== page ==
Human rights groups criticize Cuba’s new penal code

Cuba’s new penal code went into effect this week, and activists and human rights organizations warned Friday that it could further limit freedom of expression and extinguish protests at a time of growing discontent on the island.

The code, a modified version of the country’s 1987 regulations that was approved by the Cuban government in May, will have repercussions for journalists, human rights activists, protesters, social media users and opposition figures.

The changes occur amid deep discontent in Cuba generated by various crises and at a time when the government continues to apply harsh sentences to people who participated in the historic 2021 protests on the island, including minors.

Among some of the changes are increases in minimum sentences and jail sentences for things like “public disorder,” “resistance,” and “outrage against national symbols.”

The new code also establishes criminal categories for digital offenses, noting that people who disseminate any information online considered false could be sentenced to up to two years in jail.

It also prohibits the receipt and use of funds to “defend activities against the Cuban State and its constitutional order,” a measure that human rights groups say could be used against independent journalists and non-governmental groups. If convicted, this would carry four to 10 years in prison.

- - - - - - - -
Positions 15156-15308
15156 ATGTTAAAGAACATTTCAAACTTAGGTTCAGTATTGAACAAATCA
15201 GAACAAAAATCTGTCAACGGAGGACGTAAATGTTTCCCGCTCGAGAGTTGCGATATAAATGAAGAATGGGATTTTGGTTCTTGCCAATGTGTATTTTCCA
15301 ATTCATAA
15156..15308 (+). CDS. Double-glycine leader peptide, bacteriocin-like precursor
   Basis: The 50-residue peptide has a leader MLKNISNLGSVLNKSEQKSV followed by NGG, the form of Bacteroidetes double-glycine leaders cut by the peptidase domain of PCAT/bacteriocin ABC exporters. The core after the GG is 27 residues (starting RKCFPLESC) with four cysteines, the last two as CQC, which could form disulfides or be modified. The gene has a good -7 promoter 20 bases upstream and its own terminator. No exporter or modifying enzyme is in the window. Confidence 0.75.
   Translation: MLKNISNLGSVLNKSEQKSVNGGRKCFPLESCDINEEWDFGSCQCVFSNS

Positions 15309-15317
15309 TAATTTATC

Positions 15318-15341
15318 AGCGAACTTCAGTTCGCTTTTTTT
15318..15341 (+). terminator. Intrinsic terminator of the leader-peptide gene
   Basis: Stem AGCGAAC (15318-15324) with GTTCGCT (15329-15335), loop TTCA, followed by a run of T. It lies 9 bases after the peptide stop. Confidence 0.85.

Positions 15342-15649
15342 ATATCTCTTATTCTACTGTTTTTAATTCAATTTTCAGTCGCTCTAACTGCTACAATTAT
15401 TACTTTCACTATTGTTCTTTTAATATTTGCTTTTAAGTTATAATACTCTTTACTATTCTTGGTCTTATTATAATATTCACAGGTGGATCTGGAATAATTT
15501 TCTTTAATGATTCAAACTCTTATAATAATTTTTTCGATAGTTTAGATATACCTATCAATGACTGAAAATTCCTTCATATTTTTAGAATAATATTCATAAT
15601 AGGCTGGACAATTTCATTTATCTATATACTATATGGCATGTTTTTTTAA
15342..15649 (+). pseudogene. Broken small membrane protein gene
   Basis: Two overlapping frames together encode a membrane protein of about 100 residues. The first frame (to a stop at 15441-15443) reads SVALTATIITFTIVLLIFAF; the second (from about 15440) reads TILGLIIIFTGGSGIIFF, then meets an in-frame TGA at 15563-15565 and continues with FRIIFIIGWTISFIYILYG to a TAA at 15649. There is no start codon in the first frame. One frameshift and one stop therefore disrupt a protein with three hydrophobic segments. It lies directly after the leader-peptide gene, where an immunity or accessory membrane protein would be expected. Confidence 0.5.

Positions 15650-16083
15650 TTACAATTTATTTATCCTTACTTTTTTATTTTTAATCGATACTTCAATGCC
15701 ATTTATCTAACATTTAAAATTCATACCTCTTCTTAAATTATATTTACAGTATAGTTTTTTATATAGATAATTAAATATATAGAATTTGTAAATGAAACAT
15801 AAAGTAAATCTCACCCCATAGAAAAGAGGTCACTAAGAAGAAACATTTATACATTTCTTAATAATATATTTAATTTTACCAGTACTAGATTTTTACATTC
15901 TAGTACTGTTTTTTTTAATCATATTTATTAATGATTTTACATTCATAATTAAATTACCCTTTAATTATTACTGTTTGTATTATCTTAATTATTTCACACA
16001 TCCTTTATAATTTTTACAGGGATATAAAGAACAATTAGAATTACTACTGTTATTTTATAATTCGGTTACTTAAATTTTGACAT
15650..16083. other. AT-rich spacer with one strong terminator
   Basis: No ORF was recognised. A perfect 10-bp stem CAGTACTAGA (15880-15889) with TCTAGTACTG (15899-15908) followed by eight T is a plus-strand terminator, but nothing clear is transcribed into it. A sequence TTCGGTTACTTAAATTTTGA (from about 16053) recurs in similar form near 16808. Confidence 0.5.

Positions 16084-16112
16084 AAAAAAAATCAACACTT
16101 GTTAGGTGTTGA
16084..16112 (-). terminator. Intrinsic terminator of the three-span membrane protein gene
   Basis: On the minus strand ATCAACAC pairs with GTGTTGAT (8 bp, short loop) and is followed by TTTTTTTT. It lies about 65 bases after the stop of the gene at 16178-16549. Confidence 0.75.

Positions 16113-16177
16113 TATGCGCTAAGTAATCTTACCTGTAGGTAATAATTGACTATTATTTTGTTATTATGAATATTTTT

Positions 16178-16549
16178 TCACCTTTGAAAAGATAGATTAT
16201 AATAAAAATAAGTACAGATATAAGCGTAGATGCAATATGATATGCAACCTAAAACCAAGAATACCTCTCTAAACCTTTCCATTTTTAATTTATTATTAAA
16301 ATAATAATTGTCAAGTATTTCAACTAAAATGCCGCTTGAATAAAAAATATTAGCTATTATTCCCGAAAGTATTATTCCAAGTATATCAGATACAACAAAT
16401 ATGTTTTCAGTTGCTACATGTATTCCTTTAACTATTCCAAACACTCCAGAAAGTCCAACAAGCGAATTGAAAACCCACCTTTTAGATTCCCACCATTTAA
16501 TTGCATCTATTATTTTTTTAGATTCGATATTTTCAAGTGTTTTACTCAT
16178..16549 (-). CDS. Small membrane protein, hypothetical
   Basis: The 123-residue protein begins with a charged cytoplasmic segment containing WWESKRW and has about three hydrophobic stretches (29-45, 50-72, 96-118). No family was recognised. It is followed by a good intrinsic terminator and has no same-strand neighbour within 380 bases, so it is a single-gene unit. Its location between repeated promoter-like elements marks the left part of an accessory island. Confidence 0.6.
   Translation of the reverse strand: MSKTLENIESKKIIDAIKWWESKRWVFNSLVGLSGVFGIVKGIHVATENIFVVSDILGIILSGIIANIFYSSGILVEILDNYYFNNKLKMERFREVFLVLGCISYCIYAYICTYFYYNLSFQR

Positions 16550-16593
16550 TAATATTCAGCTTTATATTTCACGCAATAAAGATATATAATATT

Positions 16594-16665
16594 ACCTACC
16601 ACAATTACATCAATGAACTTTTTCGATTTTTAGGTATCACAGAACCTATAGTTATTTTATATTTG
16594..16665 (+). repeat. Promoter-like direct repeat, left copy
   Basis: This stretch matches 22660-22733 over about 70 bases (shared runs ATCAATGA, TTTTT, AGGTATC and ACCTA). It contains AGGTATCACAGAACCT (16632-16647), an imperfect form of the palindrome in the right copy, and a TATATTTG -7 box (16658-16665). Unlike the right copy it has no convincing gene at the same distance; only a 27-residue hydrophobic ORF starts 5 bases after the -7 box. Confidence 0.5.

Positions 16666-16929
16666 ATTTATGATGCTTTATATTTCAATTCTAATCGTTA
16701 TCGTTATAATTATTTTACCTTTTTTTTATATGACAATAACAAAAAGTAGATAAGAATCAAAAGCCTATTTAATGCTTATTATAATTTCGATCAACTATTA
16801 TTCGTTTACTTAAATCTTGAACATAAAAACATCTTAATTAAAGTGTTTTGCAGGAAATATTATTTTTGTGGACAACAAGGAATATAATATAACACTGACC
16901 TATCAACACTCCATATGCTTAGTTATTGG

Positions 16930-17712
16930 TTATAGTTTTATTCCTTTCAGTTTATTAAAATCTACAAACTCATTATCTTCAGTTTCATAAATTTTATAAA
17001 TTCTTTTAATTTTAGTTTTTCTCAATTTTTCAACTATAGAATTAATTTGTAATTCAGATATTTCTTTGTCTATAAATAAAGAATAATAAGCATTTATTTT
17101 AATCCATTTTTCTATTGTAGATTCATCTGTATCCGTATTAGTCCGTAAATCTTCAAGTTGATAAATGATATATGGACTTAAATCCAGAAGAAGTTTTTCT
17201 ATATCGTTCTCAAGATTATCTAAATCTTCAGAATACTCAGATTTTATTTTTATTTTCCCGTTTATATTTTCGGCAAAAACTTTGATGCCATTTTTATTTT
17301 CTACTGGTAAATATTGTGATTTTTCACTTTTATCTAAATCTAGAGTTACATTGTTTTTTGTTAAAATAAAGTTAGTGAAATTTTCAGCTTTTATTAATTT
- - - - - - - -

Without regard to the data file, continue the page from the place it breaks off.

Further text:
The government has called the new code “modern” and “inclusive”, noting that it contains tougher penalties against gender-based violence and racial discrimination. After its approval, Rubén Remigio Ferro, president of the People’s Supreme Court of Cuba, said on state television that the code is not intended to repress, but rather to protect “the social peace and stability of our nation.”

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But human rights groups, many of whom are not authorized to operate on the island, raised concerns about the new code on Friday.

“This is clearly an attempt to provide a legal route for repression and censorship, and an attempt by the Cuban authorities to undermine what little civic space exists on the island and prevent the possibility of Cubans taking to the streets again. ”, said Juan Pappier, senior human rights researcher for Human Rights Watch in Latin America.

Pappier, along with a report by Amnesty International, said the code is “rife with overly broad (language)” that Cuban authorities could use to more easily punish dissent.

Cuba has come under significant international criticism for its treatment of protesters in the July 2021 anti-government protests.

A total of 790 participants in these protests face trials for sedition, violent attacks, public disorder, robbery and other crimes, according to the most recent figures released in January by the Cuban Attorney General’s Office.

More than 500 are serving jail sentences, according to figures from the opposition organization Justicia 11J, which advocates for those being prosecuted or jailed in connection with the protests.

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